well as the pregnancy for careful consideration when inducing labor. “Induction is a medical procedure and not free of risks. Therefore, more than now, information should be combined, then you will come to a better decision.”
More and more often, childbirth is artificially induced rather than waiting for the birth to start spontaneously. National birth care registration statistics show an increase in childbirth induction from 22.8% in 2018 to 26.5% in 2020. Induction is initiated to prevent the baby from dying.
Not without risk
Induction is often done on the basis of one characteristic of the pregnant woman or the pregnancy. For example, in pregnant women over 40 years of age, in a first-time delivery, or when the pregnancy is longer than 41 weeks. The main reason for inducing is to prevent infant mortality. But inducing also has a number of disadvantages. Research shows a relationship between childbirth induction and excessive blood loss during delivery, a negative birth experience for the mother, poor brain development of the child and more infection in the child later in life.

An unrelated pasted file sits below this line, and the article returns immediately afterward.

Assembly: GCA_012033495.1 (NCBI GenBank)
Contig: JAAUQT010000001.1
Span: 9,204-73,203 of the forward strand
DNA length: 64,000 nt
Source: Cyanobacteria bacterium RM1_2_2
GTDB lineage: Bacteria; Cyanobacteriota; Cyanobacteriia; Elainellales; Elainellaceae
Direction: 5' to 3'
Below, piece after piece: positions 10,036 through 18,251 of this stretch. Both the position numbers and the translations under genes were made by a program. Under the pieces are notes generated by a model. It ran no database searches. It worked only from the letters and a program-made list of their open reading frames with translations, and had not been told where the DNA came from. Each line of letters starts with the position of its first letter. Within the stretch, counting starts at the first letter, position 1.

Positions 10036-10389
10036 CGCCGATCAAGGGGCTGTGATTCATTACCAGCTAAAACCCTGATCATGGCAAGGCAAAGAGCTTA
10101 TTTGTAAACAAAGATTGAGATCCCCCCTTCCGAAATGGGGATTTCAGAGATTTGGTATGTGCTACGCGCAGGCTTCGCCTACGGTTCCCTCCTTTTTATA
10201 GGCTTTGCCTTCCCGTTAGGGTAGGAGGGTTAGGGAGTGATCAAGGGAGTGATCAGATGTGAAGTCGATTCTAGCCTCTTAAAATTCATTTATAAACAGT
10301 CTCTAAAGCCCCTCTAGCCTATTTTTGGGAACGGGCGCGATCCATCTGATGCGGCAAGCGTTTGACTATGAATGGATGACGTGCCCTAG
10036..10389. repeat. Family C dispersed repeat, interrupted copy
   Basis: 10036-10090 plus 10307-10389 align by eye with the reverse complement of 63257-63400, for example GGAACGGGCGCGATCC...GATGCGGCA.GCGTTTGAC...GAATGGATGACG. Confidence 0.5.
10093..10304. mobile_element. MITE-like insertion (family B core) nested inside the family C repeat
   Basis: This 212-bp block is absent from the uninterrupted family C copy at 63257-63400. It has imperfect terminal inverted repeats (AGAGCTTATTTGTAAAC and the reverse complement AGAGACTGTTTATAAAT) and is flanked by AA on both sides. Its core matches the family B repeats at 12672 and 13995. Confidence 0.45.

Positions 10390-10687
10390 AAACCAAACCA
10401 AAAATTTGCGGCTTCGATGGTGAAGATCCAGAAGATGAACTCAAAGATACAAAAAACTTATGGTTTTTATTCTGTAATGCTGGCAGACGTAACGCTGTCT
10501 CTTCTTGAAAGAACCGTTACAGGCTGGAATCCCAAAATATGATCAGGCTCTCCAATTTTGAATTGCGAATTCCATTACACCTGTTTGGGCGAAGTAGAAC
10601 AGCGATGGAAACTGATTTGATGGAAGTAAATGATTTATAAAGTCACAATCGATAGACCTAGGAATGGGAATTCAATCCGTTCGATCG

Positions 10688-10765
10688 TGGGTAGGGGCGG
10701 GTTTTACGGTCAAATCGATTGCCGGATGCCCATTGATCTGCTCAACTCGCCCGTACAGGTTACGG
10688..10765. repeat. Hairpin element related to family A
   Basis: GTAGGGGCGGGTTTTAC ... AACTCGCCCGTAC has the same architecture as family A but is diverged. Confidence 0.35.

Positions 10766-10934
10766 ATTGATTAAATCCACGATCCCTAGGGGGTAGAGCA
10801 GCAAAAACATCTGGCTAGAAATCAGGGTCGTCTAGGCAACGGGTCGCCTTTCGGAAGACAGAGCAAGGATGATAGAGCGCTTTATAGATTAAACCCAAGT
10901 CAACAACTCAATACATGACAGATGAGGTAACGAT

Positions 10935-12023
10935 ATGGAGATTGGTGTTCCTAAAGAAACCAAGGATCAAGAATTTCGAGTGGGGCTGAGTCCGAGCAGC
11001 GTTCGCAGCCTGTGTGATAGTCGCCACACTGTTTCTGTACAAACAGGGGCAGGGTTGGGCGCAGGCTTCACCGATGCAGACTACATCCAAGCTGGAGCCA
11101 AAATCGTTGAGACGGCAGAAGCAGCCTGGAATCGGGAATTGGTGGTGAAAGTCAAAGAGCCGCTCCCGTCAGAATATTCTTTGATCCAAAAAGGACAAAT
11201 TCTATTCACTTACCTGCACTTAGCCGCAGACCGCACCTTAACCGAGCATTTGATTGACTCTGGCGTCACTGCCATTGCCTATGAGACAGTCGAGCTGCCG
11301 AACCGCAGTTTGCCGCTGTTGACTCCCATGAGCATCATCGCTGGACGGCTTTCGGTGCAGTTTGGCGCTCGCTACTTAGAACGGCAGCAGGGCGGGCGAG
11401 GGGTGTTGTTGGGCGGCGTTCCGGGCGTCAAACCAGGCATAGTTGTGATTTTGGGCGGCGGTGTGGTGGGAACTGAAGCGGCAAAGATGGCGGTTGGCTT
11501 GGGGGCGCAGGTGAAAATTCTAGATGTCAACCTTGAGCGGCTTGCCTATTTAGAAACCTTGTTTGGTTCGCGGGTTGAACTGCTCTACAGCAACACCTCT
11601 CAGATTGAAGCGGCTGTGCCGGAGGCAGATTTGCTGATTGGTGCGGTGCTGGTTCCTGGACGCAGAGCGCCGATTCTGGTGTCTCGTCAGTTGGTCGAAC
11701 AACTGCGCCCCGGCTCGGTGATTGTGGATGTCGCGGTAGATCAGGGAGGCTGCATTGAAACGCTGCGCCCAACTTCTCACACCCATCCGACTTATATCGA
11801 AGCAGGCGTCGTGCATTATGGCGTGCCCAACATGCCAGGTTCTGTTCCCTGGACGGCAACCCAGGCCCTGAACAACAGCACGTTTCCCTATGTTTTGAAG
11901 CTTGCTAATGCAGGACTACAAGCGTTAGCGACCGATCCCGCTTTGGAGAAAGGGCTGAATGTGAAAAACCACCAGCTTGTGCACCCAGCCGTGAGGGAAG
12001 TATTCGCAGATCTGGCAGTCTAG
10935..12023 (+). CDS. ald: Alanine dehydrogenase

Based on her study, Goodarzi, who is also an obstetrician at Amsterdam UMC and Academy of Obstetrics Amsterdam Groningen, advocates including multiple characteristics in the consideration of induction. This helps to prevent unnecessary inductions. Goodarzi also sees more disparities in infant mortality due to social inequality. There remains a higher risk of infant mortality in pregnant women with a migration background and/or low socioeconomic position, even if the delivery is induced. Their children are born in the same disadvantaged position. A sustainable solution is to improve the social position of these pregnant women, such as access to better housing and equal access to education and the labor market.
Goodarzi’s research can be found here.